Here’s how it’s going to work.

This isn’t no Sunday Giveaway, where the winner is chosen at random.  Oh no, you’re going to have to show us your stuff.

It starts with this application, which is due next Friday, July 31st!  I know, I know, it’s quick, but hey – I just decided I wanted to produce this on Broadway like 30 days ago.

We’ll pick out ten finalists by Tuesday, August 4th.  There will be a group interview later that week and some one-on-ones with me.  And your first day will be at our first rehearsal on the 10th of August.

Got it?

Good.  Sign up below to be sent the application.

And I look forward to having one of you on our producing team.


(Got a comment? I love ‘em, so comment below! Email Subscribers, click here then scroll down to say what’s on your mind!)

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Associate Producers and Producers alike, put in an extensive amount of work to get a show off the ground. Visit my post What does a Broadway Producer do? Over 100 Producers Respond, to get a real inside feel as to how much it actually takes to be a Broadway producer.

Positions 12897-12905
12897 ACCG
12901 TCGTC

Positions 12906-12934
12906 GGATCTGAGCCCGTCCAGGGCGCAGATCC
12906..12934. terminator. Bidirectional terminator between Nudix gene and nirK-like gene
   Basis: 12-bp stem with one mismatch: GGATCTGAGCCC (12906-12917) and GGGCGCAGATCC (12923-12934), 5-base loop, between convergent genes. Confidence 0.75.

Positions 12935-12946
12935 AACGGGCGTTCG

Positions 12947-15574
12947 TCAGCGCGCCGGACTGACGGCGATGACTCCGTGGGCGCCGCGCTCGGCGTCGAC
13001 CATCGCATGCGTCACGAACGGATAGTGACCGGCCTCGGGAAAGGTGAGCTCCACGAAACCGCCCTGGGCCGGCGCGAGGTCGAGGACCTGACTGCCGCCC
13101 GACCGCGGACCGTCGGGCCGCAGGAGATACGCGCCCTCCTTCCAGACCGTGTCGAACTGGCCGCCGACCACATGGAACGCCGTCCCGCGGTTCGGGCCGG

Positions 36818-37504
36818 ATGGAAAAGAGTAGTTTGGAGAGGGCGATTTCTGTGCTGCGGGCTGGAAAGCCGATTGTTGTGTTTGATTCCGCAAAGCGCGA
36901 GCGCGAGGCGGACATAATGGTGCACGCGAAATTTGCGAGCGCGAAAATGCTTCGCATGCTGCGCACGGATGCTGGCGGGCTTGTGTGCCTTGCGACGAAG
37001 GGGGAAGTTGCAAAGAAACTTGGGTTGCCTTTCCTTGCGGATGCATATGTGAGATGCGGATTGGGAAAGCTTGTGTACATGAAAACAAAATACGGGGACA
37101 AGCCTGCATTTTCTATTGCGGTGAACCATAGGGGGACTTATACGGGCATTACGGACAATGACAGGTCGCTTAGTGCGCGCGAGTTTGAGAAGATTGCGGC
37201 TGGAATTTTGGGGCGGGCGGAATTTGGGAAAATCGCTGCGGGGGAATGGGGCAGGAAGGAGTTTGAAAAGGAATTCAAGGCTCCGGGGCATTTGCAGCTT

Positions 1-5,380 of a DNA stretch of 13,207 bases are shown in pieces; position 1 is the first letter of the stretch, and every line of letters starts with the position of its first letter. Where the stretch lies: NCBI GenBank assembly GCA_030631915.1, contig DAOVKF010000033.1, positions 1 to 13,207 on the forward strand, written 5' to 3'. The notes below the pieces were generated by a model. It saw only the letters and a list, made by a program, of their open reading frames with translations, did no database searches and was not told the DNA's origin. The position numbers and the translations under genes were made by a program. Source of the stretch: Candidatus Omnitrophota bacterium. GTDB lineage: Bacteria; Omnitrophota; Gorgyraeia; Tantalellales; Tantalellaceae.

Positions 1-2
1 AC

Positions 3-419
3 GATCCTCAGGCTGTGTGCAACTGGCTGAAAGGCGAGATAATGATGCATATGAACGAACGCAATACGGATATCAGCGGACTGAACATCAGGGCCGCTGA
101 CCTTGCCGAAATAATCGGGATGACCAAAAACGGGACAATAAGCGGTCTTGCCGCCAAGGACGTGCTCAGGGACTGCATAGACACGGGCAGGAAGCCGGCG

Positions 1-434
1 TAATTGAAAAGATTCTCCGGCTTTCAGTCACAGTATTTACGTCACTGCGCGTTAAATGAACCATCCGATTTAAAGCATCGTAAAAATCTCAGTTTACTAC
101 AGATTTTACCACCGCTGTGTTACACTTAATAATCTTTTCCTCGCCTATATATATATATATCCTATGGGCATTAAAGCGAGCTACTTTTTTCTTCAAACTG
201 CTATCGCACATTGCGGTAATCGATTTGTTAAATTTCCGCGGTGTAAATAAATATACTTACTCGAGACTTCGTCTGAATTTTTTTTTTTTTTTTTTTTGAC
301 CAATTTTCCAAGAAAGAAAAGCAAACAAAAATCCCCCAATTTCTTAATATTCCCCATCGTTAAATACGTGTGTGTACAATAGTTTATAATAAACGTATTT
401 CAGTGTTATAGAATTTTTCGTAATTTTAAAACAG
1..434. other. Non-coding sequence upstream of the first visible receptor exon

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  • Glenn says:

    Very cool. Good luck to all the applicants.

  • Reginald says:

    An unpaid internship by any other name…

  • Granny says:

    If I were just a little younger !

  • Elizabeth says:

    Ken, as a 20 something who would love to work on this show: I wish I could do a full time unpaid gig, but I have to pay my student loans and make enough to live!

  • Bobby says:

    That is great news for the younger people. But there are more older people that have been trying to break into the business as producer or a director but it seems the older people are lost between the cracks now days. If your not under 40 now days it seems no one wants to help 40s, 50s, and above to achieve their dreams. Yet a lot of them are the ones that buy the tickets to the theatre and have supported it all their lives to help theatre get where it is today.. So just something to talk about in your next meeting with other directors and producers is why not help some of us that are in 50s or 60s be able to work as a Associate Producer or a Associate Director on a major project to help us home in on our craft as well. Just a thought..

  • Cathie A says:

    I’d love to apply but I’ll admit I’m over 30 – frankly I think that you are limiting yourself by limiting the age range!